Broccoli Amadeus F1
The Broccoli that Steve Solomon regards as one of the best. I just had to bring this seed in from America based on his recommendation. Broccoli Amadeus is an early that produces a large main flower but also produces very large side shoots that can go on for months.
Amadeus side shoots are larger than many open pollinated varieties main head. An outstanding Broccoli especially for large families such as mine. Does well over the warmer months in Tasmania also.
Sow: September to March (early sowings indoors or protected outside as cold spells/frost can force seedlings into flowering)
Spacing: 40 to 50cm, 60cm rows (more if you water less).
- Broccoli resulted from breeding of landrace Brassica crops in the northern Mediterranean starting in about the sixth century BCE.
- Broccoli has its origins in primitive cultivars grown in the Roman Empire and was most likely improved via artificial selection in the southern Italian Peninsula or in Sicily.
- Broccoli was spread to northern Europe by the 18th century and brought to North America in the 19th century by Italian immigrants.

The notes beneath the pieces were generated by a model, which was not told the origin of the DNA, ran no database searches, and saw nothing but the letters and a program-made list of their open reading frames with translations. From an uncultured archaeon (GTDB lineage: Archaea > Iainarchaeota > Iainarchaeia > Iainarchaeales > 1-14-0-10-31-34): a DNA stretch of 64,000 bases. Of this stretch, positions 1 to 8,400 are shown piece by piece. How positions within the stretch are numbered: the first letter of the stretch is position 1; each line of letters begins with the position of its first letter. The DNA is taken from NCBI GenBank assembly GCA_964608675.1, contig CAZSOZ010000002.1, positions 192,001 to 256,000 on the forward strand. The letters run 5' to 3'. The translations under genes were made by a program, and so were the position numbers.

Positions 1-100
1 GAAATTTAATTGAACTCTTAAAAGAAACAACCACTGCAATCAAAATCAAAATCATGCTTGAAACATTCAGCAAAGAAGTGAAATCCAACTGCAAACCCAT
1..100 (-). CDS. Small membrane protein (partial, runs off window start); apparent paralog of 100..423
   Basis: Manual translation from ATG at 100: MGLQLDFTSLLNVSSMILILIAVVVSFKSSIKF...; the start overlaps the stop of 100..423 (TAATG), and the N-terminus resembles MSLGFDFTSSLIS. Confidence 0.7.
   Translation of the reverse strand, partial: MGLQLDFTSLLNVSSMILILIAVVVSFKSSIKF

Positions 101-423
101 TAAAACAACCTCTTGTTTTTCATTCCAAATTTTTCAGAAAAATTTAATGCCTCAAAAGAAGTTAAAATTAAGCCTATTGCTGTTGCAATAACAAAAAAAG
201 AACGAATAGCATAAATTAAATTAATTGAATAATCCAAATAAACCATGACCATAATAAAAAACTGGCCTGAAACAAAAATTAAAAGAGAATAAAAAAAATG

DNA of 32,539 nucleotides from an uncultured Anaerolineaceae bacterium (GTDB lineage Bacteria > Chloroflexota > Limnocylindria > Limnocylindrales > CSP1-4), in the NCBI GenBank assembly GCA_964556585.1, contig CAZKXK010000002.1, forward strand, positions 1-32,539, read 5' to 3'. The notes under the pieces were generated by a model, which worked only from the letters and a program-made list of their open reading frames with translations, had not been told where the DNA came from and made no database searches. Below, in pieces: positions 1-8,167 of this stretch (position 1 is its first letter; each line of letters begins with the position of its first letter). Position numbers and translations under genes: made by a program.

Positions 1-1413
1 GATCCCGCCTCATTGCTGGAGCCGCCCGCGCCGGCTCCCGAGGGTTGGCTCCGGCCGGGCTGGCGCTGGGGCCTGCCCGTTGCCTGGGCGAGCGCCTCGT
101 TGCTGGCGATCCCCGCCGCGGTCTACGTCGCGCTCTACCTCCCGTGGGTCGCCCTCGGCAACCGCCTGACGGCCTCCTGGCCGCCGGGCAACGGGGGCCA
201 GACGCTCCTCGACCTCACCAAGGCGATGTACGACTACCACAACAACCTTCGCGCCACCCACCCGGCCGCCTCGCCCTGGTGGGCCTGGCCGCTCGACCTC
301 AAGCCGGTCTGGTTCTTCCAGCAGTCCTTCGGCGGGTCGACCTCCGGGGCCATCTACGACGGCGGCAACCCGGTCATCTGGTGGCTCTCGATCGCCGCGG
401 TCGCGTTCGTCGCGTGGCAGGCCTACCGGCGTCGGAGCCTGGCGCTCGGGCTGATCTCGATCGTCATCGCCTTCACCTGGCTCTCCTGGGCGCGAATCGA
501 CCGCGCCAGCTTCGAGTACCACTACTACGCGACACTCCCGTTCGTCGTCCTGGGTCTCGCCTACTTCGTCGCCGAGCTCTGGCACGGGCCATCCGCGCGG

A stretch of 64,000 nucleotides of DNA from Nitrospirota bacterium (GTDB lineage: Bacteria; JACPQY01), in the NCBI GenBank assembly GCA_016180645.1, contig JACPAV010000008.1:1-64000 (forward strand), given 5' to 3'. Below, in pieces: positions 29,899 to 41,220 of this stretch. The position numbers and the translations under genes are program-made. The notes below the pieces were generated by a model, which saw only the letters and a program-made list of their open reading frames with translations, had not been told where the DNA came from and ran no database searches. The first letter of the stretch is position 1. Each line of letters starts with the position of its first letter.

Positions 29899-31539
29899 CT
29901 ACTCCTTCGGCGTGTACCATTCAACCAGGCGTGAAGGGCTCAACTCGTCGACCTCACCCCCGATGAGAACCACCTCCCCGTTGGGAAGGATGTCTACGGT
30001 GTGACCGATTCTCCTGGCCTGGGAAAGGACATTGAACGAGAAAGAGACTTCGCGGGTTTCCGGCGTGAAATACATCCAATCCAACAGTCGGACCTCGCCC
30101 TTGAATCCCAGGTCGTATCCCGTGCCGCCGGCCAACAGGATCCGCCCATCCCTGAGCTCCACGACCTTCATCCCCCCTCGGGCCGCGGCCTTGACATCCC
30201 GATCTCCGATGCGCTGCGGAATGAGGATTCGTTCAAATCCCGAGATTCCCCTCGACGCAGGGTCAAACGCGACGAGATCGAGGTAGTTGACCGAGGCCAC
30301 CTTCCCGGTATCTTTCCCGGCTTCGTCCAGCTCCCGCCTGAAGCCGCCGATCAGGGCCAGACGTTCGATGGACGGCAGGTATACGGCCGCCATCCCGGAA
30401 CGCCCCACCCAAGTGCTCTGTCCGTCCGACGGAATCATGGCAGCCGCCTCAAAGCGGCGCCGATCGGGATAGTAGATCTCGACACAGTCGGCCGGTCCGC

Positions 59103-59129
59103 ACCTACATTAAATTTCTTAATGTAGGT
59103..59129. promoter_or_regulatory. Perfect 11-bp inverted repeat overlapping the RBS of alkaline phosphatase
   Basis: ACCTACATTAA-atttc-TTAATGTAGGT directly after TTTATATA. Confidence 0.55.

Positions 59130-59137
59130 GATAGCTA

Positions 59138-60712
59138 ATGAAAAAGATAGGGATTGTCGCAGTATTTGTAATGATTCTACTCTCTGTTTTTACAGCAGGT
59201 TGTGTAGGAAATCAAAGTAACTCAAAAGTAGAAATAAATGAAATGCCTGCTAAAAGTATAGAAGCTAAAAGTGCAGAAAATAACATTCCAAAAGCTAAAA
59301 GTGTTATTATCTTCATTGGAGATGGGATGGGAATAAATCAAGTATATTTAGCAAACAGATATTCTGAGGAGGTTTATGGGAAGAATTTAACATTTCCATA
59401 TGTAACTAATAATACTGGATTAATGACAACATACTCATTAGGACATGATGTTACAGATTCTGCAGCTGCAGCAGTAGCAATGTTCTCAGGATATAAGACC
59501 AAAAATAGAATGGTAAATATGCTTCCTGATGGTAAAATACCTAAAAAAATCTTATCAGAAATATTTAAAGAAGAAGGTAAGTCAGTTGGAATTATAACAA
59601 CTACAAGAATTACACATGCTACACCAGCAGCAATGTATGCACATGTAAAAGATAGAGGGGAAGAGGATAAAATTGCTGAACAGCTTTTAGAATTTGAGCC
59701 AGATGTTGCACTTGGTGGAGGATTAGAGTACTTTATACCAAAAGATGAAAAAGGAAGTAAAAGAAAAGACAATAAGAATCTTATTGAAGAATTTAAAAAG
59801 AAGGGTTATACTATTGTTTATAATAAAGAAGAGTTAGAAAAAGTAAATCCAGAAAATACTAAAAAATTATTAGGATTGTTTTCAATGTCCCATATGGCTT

- After the Second World War, breeding of United States and Japanese F1 hybrids increased yields, quality, growth speed, and regional adaptation, which produced the cultivars that have been the most popular since then.
- There are three commonly grown types of broccoli. The most familiar is Calabrese broccoli, often referred to simply as “broccoli”, named after Calabria in Italy. It has large (10 to 20 cm) green heads and thick stalks. It is a cool-season annual crop.
- Sprouting broccoli (white or purple) has a larger number of heads with many thin stalks.
- Purple cauliflower or Violet Cauliflower is a type of broccoli grown in Europe and North America. It has a head shaped like cauliflower, but consisting of many tiny flower buds. It sometimes, but not always, has a purple cast to the tips of the flower buds. Purple cauliflower may also be white, red, green, or other colours.
- The majority of broccoli cultivars are cool-weather crops that do poorly in hot summer weather. Broccoli grows best when exposed to an average daily temperature between 18 and 23 °C.
Germination: Optimal Soil temperature is 18 to 24 C (around 5-10 days to germination)
Photos courtesy of Dan Meldrum (Sown July 2021 Adelaide, harvested 15-16 weeks after)